(Bloomberg) -- Last month, a strategist for Iran’s Islamic Revolutionary Guard Corps proposed an alarming tactic to revive the ailing economy: Take an American hostage every week and ransom them back for $1 billion each.“That’s the way to do it,” Hassan Abbasi told a public meeting in Nowshahr, a port city on the Caspian Sea.Abbasi’s bombast, widely viewed on YouTube, has been disowned by the IRGC’s leadership and isn’t policy. Yet it raises a vital question: What would hard liners do differently if they secured control over all branches of power in Iran? That’s important because it’s probably about to happen for the first time since 2013, when President Hassan Rouhani swept to office promising an end to Iran’s long-running nuclear standoff with the West and a new era of economic prosperity.So-called “principlists” – conservatives wedded to the theocratic ideals of Iran’s 1979 Islamic Revolution and often connected to the IRGC -- are set to win elections to Iran’s parliament on Friday. And although the legislature has only limited powers, the vote will set the foundations for presidential elections due next year and the eight-year political cycle to follow.The return of conservative control to all branches of government for the first time since the end of Mahmoud Ahmadinejad’s presidency in mid-2013 has significant potential consequences for the Iranian economy and the wider Middle East – including any hopes Iran will renegotiate its landmark nuclear settlement with the U.S.About 90 current MPs have been barred from running again, tipping the field heavily in favor of principlists who have argued that Iran should not yield to the economic privations imposed by tightening U.S. sanctions.That piles additional pressure on Rouhani and his less ideologically-driven government, which has already lost much credibility in the eyes of voters since the U.S. unilaterally withdrew from the 2015 nuclear deal he championed.Rouhani signed that agreement expecting the accompanying sanctions relief to trigger foreign investment and plug the nation of 84 million into the global economy after decades of isolation. Never fully realized, those hopes disappeared after the U.S. reimposed sanctions in 2018.“What is especially important for people is to see this severe pressure lifted from their lives in line with the values of the Islamic revolution,” Alaeddin Boroujerdi, prominent conservative legislator and former head of parliament’s committee on foreign policy and national security, said in a phone interview on Monday. “As the Supreme Leader has said, we are in an imposed economic war.”Officials from Supreme Leader Ayatollah Ali Khamenei down are urging a shift to “economic resistance” -- an idea floated in the midst of nuclear negotiations as a fall back option should the West abrogate its commitments. That would see Iran abandon Rouhani’s push to open up to Western investment and trade, and focus, instead, on boosting self-reliance. It calls for looser fiscal policies to support the poor, less dependence on oil exports, and more investment in domestic industries.Conservatives say Iran should turn instead to China, already the nation’s biggest trade partner, though that’s probably not enough to ensure growth. Chinese energy technologies have disappointed Iranian partners in the past and, already embroiled in a trade war with the U.S., China has proved reluctant to invite American penalties by buying much more Iranian oil.The re-imposition of sanctions has hammered the economy – the International Monetary Fund estimates it shrank by 9.5% last year – but Iran’s growth, inflation and, to an extent, its currency have begun to stabilize, even if recovery remains elusive. Oil exports, down 80%, show no sign of recovering. Yet the construction sector is doing well, as are steel production and exports for cash to Iran’s immediate neighbors – a trade more difficult for the U.S. to interdict than oil.A crisis budget issued in December gives an idea of the emerging approach. Unusually, it received approval from the National Economic Security Council before presentation to parliament, signalling cross-system support. It boosts handouts for the poor as well as defense spending, though in both cases by less than inflation and relying on some heroic growth and oil export assumptions to make the sums add up.Iran appears confident it has sufficient reserves to plug those fiscal holes, at least for a year or so. Critically, that would take the country beyond November elections in the U.S., which might bring a change of attitude in Washington – even if President Donald Trump secures a second term.“The Trump administration has framed its policy as giving Iran a choice: Capitulate to U.S. demands, or see the economy collapse,” said Henry Rome, an Iran specialist at Eurasia Group, a New York-based risk consultancy. “But the Iranians have made it clear they are forging their own third option – to muddle through until circumstances shift in their favor.”IRGC to Power?In a recent research note to clients, Tehran business consultancy Ara Enterprise predicted a landslide conservative victory in parliamentary polls, leading to deeper political and economic isolation. Yet they could also surprise.“Many believe that the IRGC in power is not such a bad scenario, as no one could sabotage their mandate,” the note said, whereas reformist President Mohammad Khatami (1997-2005), like Rouhani, faced a conservative assault. IRGC control, it added, could even lead to a Nixon-to-China-style settlement with the U.S., something conservatives would never allow with Rouhani as president.The IRGC, the only national military force listed by the U.S. as a terrorist organization, has become richer and more powerful than it was even under Ahmadinejad. Across sectors, it has taken contracts that either belonged to or were intended for foreign investors driven away by sanctions. That process is likely to continue.The risk for conservatives is that some voters will stay home, reducing turnout and, potentially legitimacy. One poll taken after fuel-price protests in November found only 21% of respondents in Tehran planned to vote, though confrontation with the U.S. has energized Khamenei’s conservative base.“It’s not a matter of reformists versus conservatives anymore,” said Mohsen, a 33-year-old who attended last week’s celebration of the revolution. “It’s about revolutionaries against non-revolutionaries, supporters of the Islamic revolution against infiltrators and deviants.”\--With assistance from Golnar Motevalli.To contact the reporters on this story: Marc Champion in London at firstname.lastname@example.org;Arsalan Shahla in Tehran at email@example.comTo contact the editors responsible for this story: Rosalind Mathieson at firstname.lastname@example.org, Lin NoueihedFor more articles like this, please visit us at bloomberg.comSubscribe now to stay ahead with the most trusted business news source.©2020 Bloomberg L.P.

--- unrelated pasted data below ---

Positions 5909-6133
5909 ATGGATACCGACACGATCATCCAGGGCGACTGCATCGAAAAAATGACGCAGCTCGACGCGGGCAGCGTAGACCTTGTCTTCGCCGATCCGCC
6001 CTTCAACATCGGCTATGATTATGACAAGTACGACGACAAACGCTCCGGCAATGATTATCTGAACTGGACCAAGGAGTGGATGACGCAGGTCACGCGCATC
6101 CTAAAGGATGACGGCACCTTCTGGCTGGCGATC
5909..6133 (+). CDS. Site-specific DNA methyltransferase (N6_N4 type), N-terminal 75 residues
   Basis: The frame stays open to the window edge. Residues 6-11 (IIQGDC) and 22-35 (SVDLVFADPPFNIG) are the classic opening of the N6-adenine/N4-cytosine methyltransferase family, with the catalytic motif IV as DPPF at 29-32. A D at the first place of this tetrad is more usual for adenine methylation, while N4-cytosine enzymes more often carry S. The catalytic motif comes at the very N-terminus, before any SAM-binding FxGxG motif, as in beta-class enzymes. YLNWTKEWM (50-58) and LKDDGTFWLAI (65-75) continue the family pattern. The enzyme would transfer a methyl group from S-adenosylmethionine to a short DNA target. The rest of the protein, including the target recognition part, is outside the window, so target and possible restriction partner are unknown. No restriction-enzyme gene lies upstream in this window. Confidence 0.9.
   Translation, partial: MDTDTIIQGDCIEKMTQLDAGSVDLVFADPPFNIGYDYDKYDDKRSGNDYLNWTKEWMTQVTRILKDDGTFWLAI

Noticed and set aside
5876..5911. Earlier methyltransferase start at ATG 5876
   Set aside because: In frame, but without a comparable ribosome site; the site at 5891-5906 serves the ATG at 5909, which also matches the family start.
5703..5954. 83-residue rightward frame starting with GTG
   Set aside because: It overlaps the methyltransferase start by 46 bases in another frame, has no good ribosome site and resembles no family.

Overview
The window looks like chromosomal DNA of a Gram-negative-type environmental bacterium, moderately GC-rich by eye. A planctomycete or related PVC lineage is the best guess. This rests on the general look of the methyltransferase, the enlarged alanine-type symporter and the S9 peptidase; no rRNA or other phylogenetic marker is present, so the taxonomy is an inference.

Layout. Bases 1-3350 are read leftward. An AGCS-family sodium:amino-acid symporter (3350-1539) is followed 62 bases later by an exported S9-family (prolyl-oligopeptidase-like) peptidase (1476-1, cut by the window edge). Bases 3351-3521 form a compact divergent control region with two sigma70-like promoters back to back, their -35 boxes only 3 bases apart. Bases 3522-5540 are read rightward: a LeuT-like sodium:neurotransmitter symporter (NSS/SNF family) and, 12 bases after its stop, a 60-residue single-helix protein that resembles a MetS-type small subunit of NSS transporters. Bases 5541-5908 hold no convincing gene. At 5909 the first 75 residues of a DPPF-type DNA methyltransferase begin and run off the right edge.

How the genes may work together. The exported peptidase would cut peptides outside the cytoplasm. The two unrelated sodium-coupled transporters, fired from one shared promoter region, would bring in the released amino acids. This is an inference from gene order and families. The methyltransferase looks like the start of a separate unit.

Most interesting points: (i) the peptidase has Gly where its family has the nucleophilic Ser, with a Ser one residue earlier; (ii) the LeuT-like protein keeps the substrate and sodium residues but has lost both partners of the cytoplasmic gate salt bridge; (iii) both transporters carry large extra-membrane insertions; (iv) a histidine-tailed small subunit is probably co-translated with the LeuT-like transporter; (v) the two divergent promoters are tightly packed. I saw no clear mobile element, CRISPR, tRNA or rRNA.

Google announced the rollout of cloud computing instances powered by AMD server CPUs, and also made some impressive performance claims about them.
The European Commission plans to create a single European market for data, hoping that pooling the region's deep industrial expertise will help build technology powerhouses to catch up with Silicon Valley and state-backed Chinese heavyweights. Having lagged the first wave of digital innovation, particularly in consumer markets such as social media, online shopping and smartphones, the EU is keen to make up lost ground and avoid its firms relying on data from U.S and Asian rivals. It is hoping that tapping into the trove of industrial data held by companies such as Germany's Siemens and France's Alstom could push Europe to the forefront of the next wave of innovation as machines and industrial processes are connected up via the so-called "internet of things".